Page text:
(.getAmountMinorLong money))


Not my function, this is library function


what exactly happening here? I don’t get it.

Alex Miller (Clojure team)20:04:10

var metadata is evaluated

Alex Miller (Clojure team)20:04:27

here, the hint is evaluating not to a long type hint, but to the long function object

Alex Miller (Clojure team)20:04:47

because the hint is in the wrong place


hmm and it works for class type and is able to print this. This is the part which confuse me. Why it works at all.

Alex Miller (Clojure team)20:04:14

hints are hints, and typically ignored if not right

Alex Miller (Clojure team)20:04:50

depending how you're calling it, you may be running into a situation where you're causing it to matter (primitives invoke a different execution path)

Alex Miller (Clojure team)20:04:25

you haven't shared enough context for me to know what you're doing to actually get the error, so I'm just guessing

Alex Miller (Clojure team)20:04:33

but the root cause is that the code is bad


ok, I understand the general idea. Not exactly why the issue exactly with this call ,but I understand the point. Thank you.


I need to create private API for my full-stack app (clj+cljs). I'd rather avoid creating full-blown REST APIs as it makes no sense here. Ideally I'd like to have something taking advantage of cljc, so somehow backend and frontend uses the same code in many places... I'd like to avoid having "server" and "client" in one project. Do you have any suggestions what to use?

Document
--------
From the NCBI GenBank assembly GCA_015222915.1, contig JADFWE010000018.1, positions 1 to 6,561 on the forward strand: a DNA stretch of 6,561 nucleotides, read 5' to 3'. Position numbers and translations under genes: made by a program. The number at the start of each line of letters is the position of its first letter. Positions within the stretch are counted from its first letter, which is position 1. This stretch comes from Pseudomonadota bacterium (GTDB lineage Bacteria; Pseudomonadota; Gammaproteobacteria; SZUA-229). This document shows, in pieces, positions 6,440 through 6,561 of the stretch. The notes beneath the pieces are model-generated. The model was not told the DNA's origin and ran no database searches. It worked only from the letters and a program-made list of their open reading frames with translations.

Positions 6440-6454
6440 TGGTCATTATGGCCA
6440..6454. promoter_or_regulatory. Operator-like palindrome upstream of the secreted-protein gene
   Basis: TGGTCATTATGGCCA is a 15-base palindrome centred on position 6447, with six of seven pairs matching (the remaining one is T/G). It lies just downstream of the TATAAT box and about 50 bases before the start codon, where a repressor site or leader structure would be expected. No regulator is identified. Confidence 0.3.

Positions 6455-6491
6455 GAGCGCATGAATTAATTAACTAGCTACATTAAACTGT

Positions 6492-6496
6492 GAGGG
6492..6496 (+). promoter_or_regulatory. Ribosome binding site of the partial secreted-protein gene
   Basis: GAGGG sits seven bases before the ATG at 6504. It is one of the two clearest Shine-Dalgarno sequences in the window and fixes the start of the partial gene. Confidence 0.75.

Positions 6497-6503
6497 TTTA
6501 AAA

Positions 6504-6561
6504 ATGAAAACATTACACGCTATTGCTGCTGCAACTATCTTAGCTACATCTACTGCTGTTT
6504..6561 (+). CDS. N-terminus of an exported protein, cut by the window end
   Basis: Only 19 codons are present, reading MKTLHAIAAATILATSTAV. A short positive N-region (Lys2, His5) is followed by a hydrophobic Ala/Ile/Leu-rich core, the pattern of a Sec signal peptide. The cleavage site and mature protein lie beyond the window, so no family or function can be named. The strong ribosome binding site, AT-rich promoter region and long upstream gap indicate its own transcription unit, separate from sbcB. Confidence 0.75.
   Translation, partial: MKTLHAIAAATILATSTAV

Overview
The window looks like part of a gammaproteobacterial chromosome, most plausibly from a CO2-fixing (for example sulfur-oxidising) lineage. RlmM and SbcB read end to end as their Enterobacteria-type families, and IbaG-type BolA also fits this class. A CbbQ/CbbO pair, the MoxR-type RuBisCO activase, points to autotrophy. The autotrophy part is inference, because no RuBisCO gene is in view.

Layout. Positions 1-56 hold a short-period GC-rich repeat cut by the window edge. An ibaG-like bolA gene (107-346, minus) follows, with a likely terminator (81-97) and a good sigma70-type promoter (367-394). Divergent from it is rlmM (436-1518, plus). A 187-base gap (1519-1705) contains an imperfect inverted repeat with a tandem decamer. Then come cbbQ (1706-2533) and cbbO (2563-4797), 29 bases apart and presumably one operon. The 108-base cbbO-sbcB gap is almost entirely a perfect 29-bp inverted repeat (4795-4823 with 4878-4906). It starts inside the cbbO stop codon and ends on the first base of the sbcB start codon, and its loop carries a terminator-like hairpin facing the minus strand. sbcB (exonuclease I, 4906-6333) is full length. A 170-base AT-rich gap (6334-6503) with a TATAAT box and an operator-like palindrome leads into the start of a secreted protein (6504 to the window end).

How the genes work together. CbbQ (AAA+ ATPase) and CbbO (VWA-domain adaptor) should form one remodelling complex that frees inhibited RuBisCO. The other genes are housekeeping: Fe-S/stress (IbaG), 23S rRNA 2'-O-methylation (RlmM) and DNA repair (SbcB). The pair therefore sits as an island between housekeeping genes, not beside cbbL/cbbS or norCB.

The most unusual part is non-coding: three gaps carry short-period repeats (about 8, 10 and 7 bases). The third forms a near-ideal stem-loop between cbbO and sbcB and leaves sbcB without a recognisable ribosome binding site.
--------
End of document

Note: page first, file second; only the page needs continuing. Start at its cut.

what's the advantage of having client and server in separate projects if they can only be used together?


of course you could have a client lib (that the server uses to get the js payload to send to the frontend)


and bundle the cljc either in the client lib, or in a third lib that both use


I don't understand the benefit offered by this split though


Oh, you misunderstood me!


I am exactly trying to avoid such split within one project.


I am looking for something like in Fulcro.


clj and cljs will both use cljc files if present on classpath when loading, there's no special setup needed


But it's not very useful in my case as I have to rely heavily on react components.


Yes, but my problem is: if I have backend and ui in one project, then in this single project I will have to create "explicit" API server and API client.


Imagine creating full-blown REST API with documentation, swagger, etc in project only to be used by itself.


so you're looking for something that abstracts the communication between the two, and also the definition of the two processes (browser and server)?


Something like that.


It feels stupid to build REST with all its HTTP sheningans only to talk between clojure and clojurescript.


I haven't done cljs work in years, but back then sente worked decently for sharing clojure native data between client and server with an event sourcing communication model

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then each side effectively runs a reduce across the events offered by the other


Thanks, I will have a look.


sente could be good for simple transfer of data between the UI and backend. You could also just use Ring + Compojure for a very simple HTTP server with a few routes (and pass JSON).


@slawek098 You should have a look at It's much simpler than sente and based on what you describe sounds like it may be exactly the sort of thing you want.